Friday, December 28, 2012

Suggestions for New Year's Resolutions?

Excerpts from “Advice for All on New Year’s Day” by Ann Landers

* Call up a forgotten friend.  Drop an old grudge and replace it with some pleasant memories.
Vow not to make a promise you don’t think you can keep.
Pay a debt.
Free yourself of envy and malice.
Make a genuine effort to stay in closer touch with family and good friends.
Think things through.  Forgive an injustice. Listen more. Be kind.
Apologize when you realize you are wrong.  An apology never diminishes a person- it elevates them.
Try to understand a point of view that is different from your own.  Few things are 100 percent one way or another.
Examine the demands you make on others.
Lighten up.  When you feel like blowing your top, ask yourself, “Will it matter a week from today?”
Laugh the loudest when the joke is on you.
Avoid pessimists.  They drag you down and contribute nothing.
Express your gratitude.  Give credit when it’s due- and even when it isn’t.  It will make you look good.
When courage is needed, ask yourself, “If not me, who? If not now, when?”
Take better care of yourself. Remember, you’re all you’ve got.  Pass up that second helping- you really don’t need it.  Vow to eat more sensibly- you’ll feel better and look better, too.
Give yourself a reality check.  Phoniness is transparent, and it is tiresome.  Take pleasure in beauty and the wonders of nature. 
If you have love in your life, consider yourself blessed, and vow to make this the best year ever!

Tuesday, January 10, 2012

Some History Attached to Ellendale Place…

Dr. Walter Lindley, a Physician and Surgeon in Los Angeles, was born in Monrovia, Indiana, January 13, 1852. His father was Milton Lindley, distinguished in the history of Los Angeles, and founder of Ellendale Place.  Milton purchased forty acres of land adjoining the western limits of the city and made his home there until 1882.  After he sold his land that he had used for fruit orchards it was transformed into Ellendale Place, “one of the handsome residence sections of Los Angeles.”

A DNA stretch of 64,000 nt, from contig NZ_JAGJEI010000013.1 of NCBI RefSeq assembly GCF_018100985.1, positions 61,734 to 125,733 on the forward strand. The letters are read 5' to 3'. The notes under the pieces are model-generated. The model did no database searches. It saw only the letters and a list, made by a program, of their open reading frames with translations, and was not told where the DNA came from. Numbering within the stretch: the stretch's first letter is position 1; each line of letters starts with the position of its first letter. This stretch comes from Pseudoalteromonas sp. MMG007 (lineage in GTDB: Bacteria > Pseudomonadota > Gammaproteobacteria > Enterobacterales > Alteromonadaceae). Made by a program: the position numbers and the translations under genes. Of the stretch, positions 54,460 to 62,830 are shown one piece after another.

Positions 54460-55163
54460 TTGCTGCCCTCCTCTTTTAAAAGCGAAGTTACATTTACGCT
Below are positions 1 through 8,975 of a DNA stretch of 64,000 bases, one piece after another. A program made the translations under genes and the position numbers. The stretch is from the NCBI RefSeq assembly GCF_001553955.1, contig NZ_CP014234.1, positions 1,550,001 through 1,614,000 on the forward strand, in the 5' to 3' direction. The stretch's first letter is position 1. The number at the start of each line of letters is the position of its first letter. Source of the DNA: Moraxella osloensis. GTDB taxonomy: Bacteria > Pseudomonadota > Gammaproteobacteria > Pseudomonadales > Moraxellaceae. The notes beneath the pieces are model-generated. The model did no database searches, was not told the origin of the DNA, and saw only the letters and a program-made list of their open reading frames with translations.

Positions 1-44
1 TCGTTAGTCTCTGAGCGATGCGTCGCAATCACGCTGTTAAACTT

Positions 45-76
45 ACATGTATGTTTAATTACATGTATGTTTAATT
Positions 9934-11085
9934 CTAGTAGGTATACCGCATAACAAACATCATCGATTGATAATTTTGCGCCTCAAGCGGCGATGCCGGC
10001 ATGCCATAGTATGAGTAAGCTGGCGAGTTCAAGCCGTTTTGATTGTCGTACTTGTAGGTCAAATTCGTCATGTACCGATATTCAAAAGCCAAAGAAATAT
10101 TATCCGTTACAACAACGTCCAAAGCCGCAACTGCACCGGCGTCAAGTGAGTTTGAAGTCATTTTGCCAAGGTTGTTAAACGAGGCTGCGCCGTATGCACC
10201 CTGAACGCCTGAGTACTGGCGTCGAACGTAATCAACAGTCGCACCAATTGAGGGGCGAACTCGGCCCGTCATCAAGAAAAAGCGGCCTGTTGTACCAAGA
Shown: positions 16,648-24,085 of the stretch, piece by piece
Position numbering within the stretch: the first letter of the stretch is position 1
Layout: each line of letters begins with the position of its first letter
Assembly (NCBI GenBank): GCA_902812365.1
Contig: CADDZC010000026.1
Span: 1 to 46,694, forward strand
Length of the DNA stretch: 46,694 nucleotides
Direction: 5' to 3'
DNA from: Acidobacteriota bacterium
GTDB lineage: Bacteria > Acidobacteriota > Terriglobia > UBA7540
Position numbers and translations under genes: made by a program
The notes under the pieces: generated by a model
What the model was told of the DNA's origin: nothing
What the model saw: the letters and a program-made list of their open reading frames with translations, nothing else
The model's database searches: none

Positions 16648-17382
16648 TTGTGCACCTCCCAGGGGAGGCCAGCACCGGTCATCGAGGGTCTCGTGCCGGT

Dr. Walter Lindley came to Los Angeles to practice medicine and was one of the greatest constructive factors in the modernizing of the city.  As Health Officer of Los Angeles, member of the Board of Education and Superintendent of the County Hospital of Los Angeles in the days when the city was emerging from the conditions of a Mexican pueblo, Dr. Lindley did much for the future of the place.  Dr. Lindley was one of the founders of the Los Angeles Orphans' Home, the Los Angeles Humane Society and the College of Medicine of the University of Southern California.

His greatest work, however, is the founding of the California Hospital in 1887.  Dr. Lindley conceived of a hospital owned and operated solely by physicians. The physicians in Lindley's building were "carriage trade" and were affiliated with the University of Southern California Medical School. The first physician-owned and operated hospital in Los Angeles was erected at 1414 S. Hope Street and was the first building in California especially invented for medical purposes - a project that Walter Lindley supervised at every stage of its design and construction.

Following the founding of the hospital, he organized the College Training School for Nurses, the first of its kind established in Southern California. He was also the President of the California State Board of Medical Examiners and ex-President of the State Medical Society.  Dr. Lindley was also a member of the California, University and Union League Clubs, the Los Angeles Humane Society and the Historical Society of Los Angeles. 

In other connections to USC, his Aunts were founders of USC’s Kappa Alpha Theta and his Grandson was a founder of Sigma Alpha Epsilon.